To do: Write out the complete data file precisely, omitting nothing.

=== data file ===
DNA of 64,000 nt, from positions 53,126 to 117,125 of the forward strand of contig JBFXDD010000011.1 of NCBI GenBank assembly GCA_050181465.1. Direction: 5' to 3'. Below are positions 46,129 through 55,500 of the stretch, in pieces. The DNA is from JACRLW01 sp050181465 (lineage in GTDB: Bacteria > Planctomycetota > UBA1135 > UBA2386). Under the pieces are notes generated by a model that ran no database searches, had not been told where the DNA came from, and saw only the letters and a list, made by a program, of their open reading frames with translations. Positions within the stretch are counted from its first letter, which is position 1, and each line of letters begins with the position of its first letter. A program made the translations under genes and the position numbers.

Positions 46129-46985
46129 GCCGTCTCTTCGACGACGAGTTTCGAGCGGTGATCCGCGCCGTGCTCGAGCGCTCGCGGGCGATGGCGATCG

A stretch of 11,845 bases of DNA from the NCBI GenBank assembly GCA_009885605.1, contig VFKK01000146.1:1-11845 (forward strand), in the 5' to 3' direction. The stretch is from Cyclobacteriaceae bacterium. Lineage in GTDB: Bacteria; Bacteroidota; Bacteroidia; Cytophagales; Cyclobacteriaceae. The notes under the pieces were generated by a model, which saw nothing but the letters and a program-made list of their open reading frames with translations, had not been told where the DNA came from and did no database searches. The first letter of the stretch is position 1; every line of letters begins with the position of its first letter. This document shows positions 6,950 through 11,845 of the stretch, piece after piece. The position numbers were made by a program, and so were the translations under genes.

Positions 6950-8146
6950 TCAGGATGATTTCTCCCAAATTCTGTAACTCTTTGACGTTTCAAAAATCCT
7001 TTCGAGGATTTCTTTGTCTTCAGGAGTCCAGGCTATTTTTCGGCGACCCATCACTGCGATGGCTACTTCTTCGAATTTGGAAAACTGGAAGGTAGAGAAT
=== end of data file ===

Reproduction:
DNA of 64,000 nt, from positions 53,126 to 117,125 of the forward strand of contig JBFXDD010000011.1 of NCBI GenBank assembly GCA_050181465.1. Direction: 5' to 3'. Below are positions 46,129 through 55,500 of the stretch, in pieces. The DNA is from JACRLW01 sp050181465 (lineage in GTDB: Bacteria > Planctomycetota > UBA1135 > UBA2386). Under the pieces are notes generated by a model that ran no database searches, had not been told where the DNA came from, and saw only the letters and a list, made by a program, of their open reading frames with translations. Positions within the stretch are counted from its first letter, which is position 1, and each line of letters begins with the position of its first letter. A program made the translations under genes and the position numbers.

Positions 46129-46985
46129 GCCGTCTCTTCGACGACGAGTTTCGAGCGGTGATCCGCGCCGTGCTCGAGCGCTCGCGGGCGATGGCGATCG

A stretch of 11,845 bases of DNA from the NCBI GenBank assembly GCA_009885605.1, contig VFKK01000146.1:1-11845 (forward strand), in the 5' to 3' direction. The stretch is from Cyclobacteriaceae bacterium. Lineage in GTDB: Bacteria; Bacteroidota; Bacteroidia; Cytophagales; Cyclobacteriaceae. The notes under the pieces were generated by a model, which saw nothing but the letters and a program-made list of their open reading frames with translations, had not been told where the DNA came from and did no database searches. The first letter of the stretch is position 1; every line of letters begins with the position of its first letter. This document shows positions 6,950 through 11,845 of the stretch, piece after piece. The position numbers were made by a program, and so were the translations under genes.

Positions 6950-8146
6950 TCAGGATGATTTCTCCCAAATTCTGTAACTCTTTGACGTTTCAAAAATCCT
7001 TTCGAGGATTTCTTTGTCTTCAGGAGTCCAGGCTATTTTTCGGCGACCCATCACTGCGATGGCTACTTCTTCGAATTTGGAAAACTGGAAGGTAGAGAAT